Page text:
The rest of February and the first half of March was a bust, with repeated snowstorms making it challenging to bike to work, let alone to get out bike-birding. That Lapland Longspur was definitely one of the best birds of the winter.
The other best wintering bird was a very special bird that I saw somewhere, sometime in the past 6 months:
A Long-eared Owl!
I won't disclose the location because this is considered a sensitive species - all data in Wisconsin are now hidden from public output in eBird, for example. That's because Long-eared Owls tend to roost in the same tree all winter... which means photographers have a tendency to park themselves under those trees. This will stress out the owl and cause it to seek a new roost, which is not great for the bird - better to let it stay in its first-choice tree, especially because this is a declining species and every individual counts. Owls are so charismatic that they seem to be irresistible, even when nature-lovers should know better. It's a real shame to have to keep sightings quiet, but sometimes it's necessary for the good of the birds.
When I saw the owl, I took my quick documentary photo from a distance and left immediately, and I like that the bird is not even looking at me in the photo. It's also nicely puffed out and relaxed. A stressed Long-eared will draw itself up into a thin branch shape for camouflage. It's a pretty neat adaptation, but I don't ever want to be the cause of that!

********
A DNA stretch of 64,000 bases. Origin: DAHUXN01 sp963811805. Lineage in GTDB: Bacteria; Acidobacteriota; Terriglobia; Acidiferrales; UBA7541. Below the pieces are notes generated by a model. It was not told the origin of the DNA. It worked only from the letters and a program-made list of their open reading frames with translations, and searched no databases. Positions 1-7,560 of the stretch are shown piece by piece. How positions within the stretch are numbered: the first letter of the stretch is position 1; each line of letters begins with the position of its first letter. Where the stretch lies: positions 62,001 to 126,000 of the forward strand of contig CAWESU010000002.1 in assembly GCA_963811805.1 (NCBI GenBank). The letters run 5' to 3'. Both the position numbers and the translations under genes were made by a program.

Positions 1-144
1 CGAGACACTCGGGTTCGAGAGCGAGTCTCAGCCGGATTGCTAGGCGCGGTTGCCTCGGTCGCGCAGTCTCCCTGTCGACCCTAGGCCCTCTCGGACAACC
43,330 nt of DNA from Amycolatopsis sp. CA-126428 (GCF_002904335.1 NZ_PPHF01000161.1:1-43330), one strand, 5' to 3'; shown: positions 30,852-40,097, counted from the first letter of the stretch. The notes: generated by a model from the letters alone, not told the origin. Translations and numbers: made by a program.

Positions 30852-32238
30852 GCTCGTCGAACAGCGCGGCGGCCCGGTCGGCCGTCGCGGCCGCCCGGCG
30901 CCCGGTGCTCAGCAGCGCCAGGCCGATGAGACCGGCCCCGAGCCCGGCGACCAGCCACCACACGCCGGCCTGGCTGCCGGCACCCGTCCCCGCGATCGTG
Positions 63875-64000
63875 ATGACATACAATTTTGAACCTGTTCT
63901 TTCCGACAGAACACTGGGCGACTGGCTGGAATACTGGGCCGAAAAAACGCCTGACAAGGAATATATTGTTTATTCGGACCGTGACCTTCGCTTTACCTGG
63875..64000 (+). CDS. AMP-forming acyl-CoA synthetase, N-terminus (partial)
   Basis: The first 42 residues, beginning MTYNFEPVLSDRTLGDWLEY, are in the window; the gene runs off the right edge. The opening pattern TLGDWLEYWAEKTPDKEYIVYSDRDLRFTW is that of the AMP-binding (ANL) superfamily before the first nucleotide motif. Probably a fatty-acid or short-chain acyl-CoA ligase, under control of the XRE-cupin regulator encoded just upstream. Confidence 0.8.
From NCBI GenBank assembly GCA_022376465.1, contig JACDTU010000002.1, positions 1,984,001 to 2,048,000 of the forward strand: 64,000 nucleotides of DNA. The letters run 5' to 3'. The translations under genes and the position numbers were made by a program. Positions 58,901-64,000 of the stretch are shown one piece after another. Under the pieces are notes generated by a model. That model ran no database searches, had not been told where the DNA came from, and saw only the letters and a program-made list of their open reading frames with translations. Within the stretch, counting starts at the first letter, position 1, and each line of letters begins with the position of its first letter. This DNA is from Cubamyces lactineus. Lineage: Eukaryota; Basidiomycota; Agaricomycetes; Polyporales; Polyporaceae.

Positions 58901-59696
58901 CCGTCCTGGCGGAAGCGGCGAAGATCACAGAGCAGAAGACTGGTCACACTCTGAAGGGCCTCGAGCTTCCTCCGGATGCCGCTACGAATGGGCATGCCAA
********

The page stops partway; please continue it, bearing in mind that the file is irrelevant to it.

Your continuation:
In other birding news, as spring arrived and the snow and ice finally melted, I got out for a fair bit of waterfowling. I checked off all the expected species, but nothing unusual turned up - not even a Greater Scaup this year. Here's a variety pack from a nice day at the end of March:
You might recall that Horned Grebe was a bit of a nemesis for me last spring (finally found one in the fall), but there's one at the bottom left! The headless thing at the bottom right is an American Black Duck, which I also barely found last year.
Bonus non-bird that day was a mink!
But winter wouldn't let go so easily, and we had another anomalous April snowstorm that brought all the birds to the yard.
|Partially leucistic American Tree Sparrow|
|Frosty sunrise at Halfway Creek Marsh|
May arrived, but we kept getting cold rain. Migrants were showing up later than usual, and much later than the past two years (my only previous years here) when we had early springs. (Last April brought unusually late snowfall, too, but then it warmed up very quickly after that.) The cottonwood trees flowered with nary a warbler to sip the nectar before the trees went to seed.
But then, finally, the winds shifted to the south, temperatures warmed up (at least a little!), and the birds flooded in. The 5th of May added a whopping 23 species to my green year list!
Photographing warblers is super frustrating and I don't usually bother trying - but you can't help but get some good photo ops when surrounded by swarms of birds, so I hope you're ready for some warbler photos. They're not always stellar photographic quality, but I think the avian beauty makes up for that.
|Distant but handsome Black-throated Green Warbler|
|Blue-headed Vireo with blue-bottled birding steed|
|Cape May Warbler in flowering American plum|
|Black-and-white Warbler singing, or maybe in need of a Heimlich maneuver|
|Blue-winged Warbler. Alas, Golden-wingeds continue to elude my camera...|
Two days ago I biked my annual Green Big Day, this time staying within my 5 Mile Radius, and it was a resounding success - I'll tell you all about it in my next post!